Three days of a severe headache that would not respond to the ibuprofen, naproxen, or acetaminophen. “I never get headaches” is what I said multiple times to my wife and to colleagues. The morning of day three, a rash started to appear on my forehead, in the left eyebrow, in the scalp, with swelling around the left eye and swollen lymph nodes at the angle of the jaw on the left. My wife mentioned “shingles”. Poor early diagnosis on my part, and, I said “Oh !*#%! that is what I have”.  I was starting to feel as if I had been taken out by an NFL linebacker.
Multiple news outlets are reporting that a letter signed by Representatives Henry Waxman, Frank Pallone Jr., and Diana DeGette was sent last week to the CEO of Gilead asking for justification for the high price set on its new Hepatitis C medication, Sovaldi. (See this story.) The lawmakers also stressed that they expect Gilead to explain how the drug will get to patients in government funded programs, like Medicaid and Medicare.
Remember when many predicted that accountable care organizations (ACOs) will save health care? A study by the Health Research and Educational Trust (HRET) states that “ACOs are entities willing to be held accountable for the costs and quality of care for a defined population of patients. When the ACA [Affordable Care Act] became law, such would-be organizations were likened by some observers to unicorns — they exist in our imagination, but no one has actually seen one.” (Certainly not Regina Herzlinger, PhD, as we reported here.)

Harsh, perhaps, but a recent study by the Centers for Disease Control and Prevention searched in vain for the cost savings in Medicare ACO pilots. The HRET says that “only 25% of physician practices have joined or formed ACOs, and another 15% plan to do so.”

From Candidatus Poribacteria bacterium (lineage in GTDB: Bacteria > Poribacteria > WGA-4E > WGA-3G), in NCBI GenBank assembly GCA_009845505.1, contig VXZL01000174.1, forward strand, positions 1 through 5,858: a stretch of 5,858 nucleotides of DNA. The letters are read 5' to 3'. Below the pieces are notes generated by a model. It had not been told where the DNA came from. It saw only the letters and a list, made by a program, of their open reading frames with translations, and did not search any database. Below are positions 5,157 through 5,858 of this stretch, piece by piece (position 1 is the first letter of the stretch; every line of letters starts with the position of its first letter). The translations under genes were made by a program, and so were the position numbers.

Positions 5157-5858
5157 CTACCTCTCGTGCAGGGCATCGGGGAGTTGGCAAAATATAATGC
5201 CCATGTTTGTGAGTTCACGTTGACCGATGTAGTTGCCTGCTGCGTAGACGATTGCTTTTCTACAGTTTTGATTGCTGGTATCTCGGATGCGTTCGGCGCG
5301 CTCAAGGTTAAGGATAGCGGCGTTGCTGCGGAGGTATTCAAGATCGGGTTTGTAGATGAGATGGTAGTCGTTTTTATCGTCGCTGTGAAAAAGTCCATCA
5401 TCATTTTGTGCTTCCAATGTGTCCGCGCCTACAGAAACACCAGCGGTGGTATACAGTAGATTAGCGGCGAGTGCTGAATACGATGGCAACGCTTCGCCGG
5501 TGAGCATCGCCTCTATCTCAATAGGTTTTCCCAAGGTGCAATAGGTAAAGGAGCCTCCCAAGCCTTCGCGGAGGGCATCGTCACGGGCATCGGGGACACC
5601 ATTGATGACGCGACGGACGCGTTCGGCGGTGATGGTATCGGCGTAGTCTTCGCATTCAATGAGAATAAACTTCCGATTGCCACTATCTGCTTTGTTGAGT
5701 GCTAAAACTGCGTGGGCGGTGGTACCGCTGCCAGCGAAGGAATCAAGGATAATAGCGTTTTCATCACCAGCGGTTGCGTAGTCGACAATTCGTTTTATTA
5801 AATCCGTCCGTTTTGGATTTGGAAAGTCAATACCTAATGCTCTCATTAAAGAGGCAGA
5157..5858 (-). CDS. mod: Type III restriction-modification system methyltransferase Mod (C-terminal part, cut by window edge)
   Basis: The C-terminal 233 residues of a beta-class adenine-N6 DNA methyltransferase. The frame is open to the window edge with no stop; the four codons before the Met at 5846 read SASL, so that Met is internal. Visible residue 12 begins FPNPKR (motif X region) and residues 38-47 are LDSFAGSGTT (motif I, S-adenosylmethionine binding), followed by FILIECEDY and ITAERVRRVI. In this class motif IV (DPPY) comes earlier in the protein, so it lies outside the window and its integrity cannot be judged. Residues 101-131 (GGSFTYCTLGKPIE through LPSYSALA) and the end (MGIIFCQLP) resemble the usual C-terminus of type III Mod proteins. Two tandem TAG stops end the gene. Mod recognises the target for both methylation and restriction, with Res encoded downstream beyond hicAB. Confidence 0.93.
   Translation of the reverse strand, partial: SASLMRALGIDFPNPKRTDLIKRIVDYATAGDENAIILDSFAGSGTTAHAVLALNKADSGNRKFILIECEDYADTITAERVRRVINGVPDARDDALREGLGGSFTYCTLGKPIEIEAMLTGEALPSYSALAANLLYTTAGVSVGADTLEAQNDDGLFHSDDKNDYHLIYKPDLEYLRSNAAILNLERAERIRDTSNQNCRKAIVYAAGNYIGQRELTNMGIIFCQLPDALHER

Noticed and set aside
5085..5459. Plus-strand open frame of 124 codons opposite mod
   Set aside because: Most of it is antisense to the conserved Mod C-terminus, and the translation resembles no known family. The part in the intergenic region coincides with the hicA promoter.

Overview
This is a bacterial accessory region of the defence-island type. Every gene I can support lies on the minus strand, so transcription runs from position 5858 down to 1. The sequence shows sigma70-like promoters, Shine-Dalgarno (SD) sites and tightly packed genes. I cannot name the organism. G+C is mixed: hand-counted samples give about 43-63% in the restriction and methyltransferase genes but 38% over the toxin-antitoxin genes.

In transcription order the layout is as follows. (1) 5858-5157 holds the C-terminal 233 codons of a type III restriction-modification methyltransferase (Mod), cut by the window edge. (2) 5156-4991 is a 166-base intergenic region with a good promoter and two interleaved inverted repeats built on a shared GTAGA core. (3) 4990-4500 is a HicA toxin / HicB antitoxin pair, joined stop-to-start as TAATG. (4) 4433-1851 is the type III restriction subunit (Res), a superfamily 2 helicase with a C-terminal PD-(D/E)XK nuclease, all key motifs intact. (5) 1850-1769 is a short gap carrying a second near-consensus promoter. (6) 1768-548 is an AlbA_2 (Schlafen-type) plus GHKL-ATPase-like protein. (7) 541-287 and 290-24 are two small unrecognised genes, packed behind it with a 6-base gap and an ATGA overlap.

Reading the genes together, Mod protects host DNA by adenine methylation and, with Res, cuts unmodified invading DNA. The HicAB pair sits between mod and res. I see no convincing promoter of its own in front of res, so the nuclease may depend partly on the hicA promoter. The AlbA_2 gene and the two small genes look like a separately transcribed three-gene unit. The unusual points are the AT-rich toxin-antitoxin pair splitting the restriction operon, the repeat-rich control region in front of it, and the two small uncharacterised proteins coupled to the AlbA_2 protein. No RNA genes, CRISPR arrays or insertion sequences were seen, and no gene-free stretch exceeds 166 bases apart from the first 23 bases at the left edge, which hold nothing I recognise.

Recently a Minnesota school was evacuated after 10 students got sick during choir practice. A carbon monoxide leak was the presumed cause, given the similarity of student’s symptoms and the rapid spread of complaints. Thirty students in all were taken to the hospital and the school was closed for the day. Tests proved negative, recovery was quick, and the Minnesota Department of Health (MDH) now reports that the likely cause was psychogenic illness.

The state spokesman said that when people in a group become ill at the same time with subjective complaints, “It is no less real.”

It seems that when an affliction — real or imagined — hits, it can spread quickly among some people. According to one of the more recent CBS News Poll, 61% of Americans disapprove of how the ACA rollout is being handled. Nevertheless more Americans are in favor of fixing the law (48%) or keeping it as is (7%) than repealing the ACA altogether (43%). More telling perhaps, according to several opinion polls about the ACA since 2010, is the stability of opinions concerning Americans’ support for or opposition to the law.

Only time will tell whether the latest ACA anguish from the chorus will fade without treatment, but one thing seems increasingly obvious: Debates about the ACA are distracting from the inertia needed for additional reforms if we are serious about reducing health care costs and improving the health of the nation.

Germany is the third biggest drug market in the world, with $42 billion spent on pharma products in 2012. Germany allows its insurers to work together to negotiate with pharmaceutical companies to create one price for all Germans. There’s the official list price, which is made public, and the proprietary discounted price. The German public price list is used widely in Europe and Japan for drug pricing and negotiations.